• Extent of Disability: The hardship must either be permanent or at least be expected to last throughout the entire repayment period.

Portland student loan debt lawyers immediately criticized the so-called Brunner Rule for several reasons. First, the prongs are inconsistent, because it is difficult or impossible to show both a good-faith effort to repay the loans and a crippling financial hardship. Second, the rule gives no consideration to any other circumstances, such as the amount of the loans. Essentially, under a strict interpretation, bankruptcy debtors are only entitled to discharge if they are physically or mentally disabled, the disability prevents them from working in almost any capacity, and that disability occurred after they received their post-secondary degrees.

How Does Portland Student Loan Debt Law Work Now?

Over time, these objections and the mounting student loan crisis caused some federal appeals courts to toss out the harsh Brunner Rule. This was in favor of a totality-of-the-circumstances approach. Walker v. Sallie Mae, a recent case from the neighboring Eighth Circuit, involved a former medical school student who had $300,000 in student loans and was a stay-at-home mom to disabled children.

However, in the Ninth Circuit, your Portland student loan debt lawyer must still contend with the Brunner Rule. However, at least the local federal appeals court has embraced a kinder, gentler Brunner Rule. This makes it a little easier to discharge student loans in bankruptcy, thanks to Hedlund v. Educational Resources Institute, Inc.

Impact of the Hedlund Case

After earning a bachelor’s degree from the University of Oregon, Michael Hedlund graduated from law school in 1997 with about $85,000 in loans. He failed the bar exam twice and missed a third sitting because he locked his keys in his car. When his loans entered repayment in 1999, Mr. Hedlund was earning $10 an hour as a Klamath County juvenile counselor. He was unable to consolidate his loans because of a clerical error. And after struggling to make payments here and there, he partnered with a Portland student loan debt lawyer to file bankruptcy in 2003. The bankruptcy judge granted a partial discharge, but the moneylender appealed, arguing that Mr. Hedlund didn’t make a good-faith effort to repay the loans.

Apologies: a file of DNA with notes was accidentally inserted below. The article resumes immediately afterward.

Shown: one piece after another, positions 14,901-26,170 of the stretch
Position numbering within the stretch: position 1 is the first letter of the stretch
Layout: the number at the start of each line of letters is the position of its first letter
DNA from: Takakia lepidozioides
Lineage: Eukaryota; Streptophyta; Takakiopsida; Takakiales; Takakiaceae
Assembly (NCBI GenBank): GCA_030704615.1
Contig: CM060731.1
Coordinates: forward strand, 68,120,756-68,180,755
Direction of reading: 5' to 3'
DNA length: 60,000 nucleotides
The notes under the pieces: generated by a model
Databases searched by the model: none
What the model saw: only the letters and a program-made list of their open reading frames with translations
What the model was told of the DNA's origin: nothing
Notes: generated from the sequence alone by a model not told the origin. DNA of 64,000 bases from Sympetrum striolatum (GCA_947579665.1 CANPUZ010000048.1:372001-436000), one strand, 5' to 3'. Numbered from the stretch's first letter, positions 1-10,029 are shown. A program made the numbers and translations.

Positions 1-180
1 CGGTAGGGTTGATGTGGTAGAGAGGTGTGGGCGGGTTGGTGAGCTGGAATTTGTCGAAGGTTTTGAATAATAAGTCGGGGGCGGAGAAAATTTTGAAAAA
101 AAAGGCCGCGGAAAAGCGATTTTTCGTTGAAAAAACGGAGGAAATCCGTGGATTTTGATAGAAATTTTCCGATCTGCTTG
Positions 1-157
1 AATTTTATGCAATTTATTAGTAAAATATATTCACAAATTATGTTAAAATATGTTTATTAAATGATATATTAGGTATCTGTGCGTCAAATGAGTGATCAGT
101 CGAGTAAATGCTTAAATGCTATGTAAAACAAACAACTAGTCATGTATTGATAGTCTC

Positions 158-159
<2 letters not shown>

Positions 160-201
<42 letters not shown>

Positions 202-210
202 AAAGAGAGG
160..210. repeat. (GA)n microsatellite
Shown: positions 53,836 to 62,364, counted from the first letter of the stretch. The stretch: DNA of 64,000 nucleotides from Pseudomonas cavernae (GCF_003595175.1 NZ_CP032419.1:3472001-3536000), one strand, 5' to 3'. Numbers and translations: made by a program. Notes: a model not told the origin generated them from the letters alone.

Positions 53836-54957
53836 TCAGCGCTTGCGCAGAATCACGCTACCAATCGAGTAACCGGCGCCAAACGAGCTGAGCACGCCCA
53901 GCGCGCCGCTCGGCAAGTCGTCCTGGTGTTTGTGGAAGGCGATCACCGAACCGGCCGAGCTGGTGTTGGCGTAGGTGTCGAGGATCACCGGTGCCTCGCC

On appeal, largely thanks to the work of Mr. Hedlund’s lawyer, the Ninth Circuit took a rather generous view of the Brunner Rule. For example, instead of requiring that the student loan payments drive him below the poverty line, the judges were satisfied that the Hedlunds (he was married with a small child) had lived “frugally.” Furthermore, some courts require student loan debtors to obtain different jobs in different cities to maximize their income. However, the court imposed no such requirement on Mr. Hedlund. Finally, although he suffered from no disability, the court concluded that Mr. Hedlund’s hardship was not “self-inflicted.”

How Can Your Lawyer Help?

Here’s the bottom line. Student loan bankruptcy discharge is not as certain in Oregon as it is in other parts of the country. But an experienced Portland student loan debt lawyer can often convince the bankruptcy judge to at least grant a partial discharge and give some relief to the debtor. Furthermore, your lawyer can negotiate with the moneylender to obtain more favorable repayment terms.

Contact a Portland Student Loan Debt Lawyer Today

At the Northwest Debt Relief Law Firm, we help people like you manage or eliminate their student debt. Call us today for a free consultation.

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(503) 487-8973